Granted we still seem to have “the walking dead” (zombie methheads) in the little towns around my digs.


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32 minutes ago, tigers2007 said:

Driving 50 miles? Traffic, crime, Oddball people, yuck.

I like being far enough away from a big city that the only way to reasonably get to one is by air on the rare occasions I must visit them.

Granted we still seem to have “the walking dead” (zombie methheads) in the little towns around my digs.


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You using dial up?

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Me on the other hand, I like living in the city. The new place in Denver is walking distance from the city center. But then we like being around people, and interesting people are even better. We like being walking distance from any number of coffee shops, pubs, restaurants, etc. Once we're home, we can park the car and still go out and enjoy the great company of friends without ever getting in the car.

We were all of 3 miles from downtown Austin, and so in Denver we're a bit closer.

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So a little update to this. My son has decided to stay at home and work full time while going to school part time at the local community college and pay as he goes for his flight training. Our flight instructor has already offered to give him some work once he gets his cmel and is even offering to take him on some of his trips with him to get an idea what his type of commercial flying is like. My son and I have also been talking about what he should look for in a full time job and he is going to start hitting up all of the local fields to see if there are any A&Ps that might be looking for help. If he is able to get on with an a&p I told him that it is possible for him to end up becoming an a&p himself all while getting his different certifications to fly whatever it is that he wants. This would allow him a much broader scope of work in an industry where both pilots and mechanics are in dire need. He liked this idea as did I (I’m hoping he can become a Mooney expert and tinker on dad’s future plane with that “I raised you” discount )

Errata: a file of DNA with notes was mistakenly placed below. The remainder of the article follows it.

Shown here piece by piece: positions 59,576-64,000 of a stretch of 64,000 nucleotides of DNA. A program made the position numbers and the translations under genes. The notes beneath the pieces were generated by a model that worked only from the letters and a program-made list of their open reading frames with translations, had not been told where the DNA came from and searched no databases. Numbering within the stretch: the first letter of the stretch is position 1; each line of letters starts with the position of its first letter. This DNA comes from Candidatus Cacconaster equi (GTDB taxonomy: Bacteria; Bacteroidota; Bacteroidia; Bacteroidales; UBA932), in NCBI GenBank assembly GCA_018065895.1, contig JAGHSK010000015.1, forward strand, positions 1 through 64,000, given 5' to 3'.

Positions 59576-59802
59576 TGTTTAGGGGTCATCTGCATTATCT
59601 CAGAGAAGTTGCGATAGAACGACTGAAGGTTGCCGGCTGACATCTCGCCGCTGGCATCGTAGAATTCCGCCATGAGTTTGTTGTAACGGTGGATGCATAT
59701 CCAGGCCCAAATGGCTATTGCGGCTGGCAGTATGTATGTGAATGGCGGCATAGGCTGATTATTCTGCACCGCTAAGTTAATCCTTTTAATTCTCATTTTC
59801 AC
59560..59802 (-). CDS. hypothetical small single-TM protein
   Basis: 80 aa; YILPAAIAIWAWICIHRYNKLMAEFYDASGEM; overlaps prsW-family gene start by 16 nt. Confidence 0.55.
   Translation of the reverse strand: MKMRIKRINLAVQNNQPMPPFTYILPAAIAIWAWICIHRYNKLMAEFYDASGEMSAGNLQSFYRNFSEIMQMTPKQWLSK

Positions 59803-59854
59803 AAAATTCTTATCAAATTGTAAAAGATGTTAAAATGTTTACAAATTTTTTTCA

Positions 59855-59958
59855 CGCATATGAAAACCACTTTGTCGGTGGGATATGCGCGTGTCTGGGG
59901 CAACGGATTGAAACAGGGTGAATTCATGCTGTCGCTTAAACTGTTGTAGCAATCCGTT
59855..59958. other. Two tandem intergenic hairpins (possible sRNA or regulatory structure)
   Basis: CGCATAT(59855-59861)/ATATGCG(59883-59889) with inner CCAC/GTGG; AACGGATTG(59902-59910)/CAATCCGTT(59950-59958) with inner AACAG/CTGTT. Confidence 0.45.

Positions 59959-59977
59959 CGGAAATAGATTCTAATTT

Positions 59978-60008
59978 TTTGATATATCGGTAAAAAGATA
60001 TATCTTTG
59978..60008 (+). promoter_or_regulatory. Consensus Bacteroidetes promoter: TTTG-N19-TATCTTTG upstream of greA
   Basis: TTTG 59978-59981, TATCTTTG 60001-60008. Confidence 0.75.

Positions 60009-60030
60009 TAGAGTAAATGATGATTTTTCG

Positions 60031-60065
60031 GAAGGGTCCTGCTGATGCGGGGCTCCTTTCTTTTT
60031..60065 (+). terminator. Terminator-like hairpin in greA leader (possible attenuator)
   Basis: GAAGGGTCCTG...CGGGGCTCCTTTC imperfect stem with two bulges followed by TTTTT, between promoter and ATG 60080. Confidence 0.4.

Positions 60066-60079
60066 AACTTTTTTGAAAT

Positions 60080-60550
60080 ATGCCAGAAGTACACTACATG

Little $h!t is also likely to be going to OSH with our instructor as part of his birthday gift from the wife and I. What a way to turn 18. And hopefully he’s already a newly minted private pilot by then.


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1 hour ago, steingar said:

Best advice I could give the spawn of the OP is to marry wealth.

Wish I had done that!

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 The people are great the flying is still fun and you can get large groups of days off in a month  . If you can earn a living doing what you love to do then go for it. Getting paid to run away from home.

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+1 for working closely with a pilot.  Log the time when possible.

+1 for working closely with a mechanic.  Log the time when possible.

Some of the most Mooney knowledgeable people on MS are both.  You can see it in their signature lines...

Some MSers list all of the ratings they have... it takes time and effort to collect them all...

Some of the coolest MSers have a business... they are Mooney pilots, and mechanics, and have a maintenance shop... :)

Aim High!

Best regards,

-a-

 

 

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Welcome aboard, @creekratjr!

Visit early and often.

Ask questions.  Lots of them.

Post pics. Review them before posting... you will see why.

There are a few people learning to fly the first time around here...

The rest are still learning to fly, better....

Enjoy the hunt, or is it the battle?

Best regards,

-a-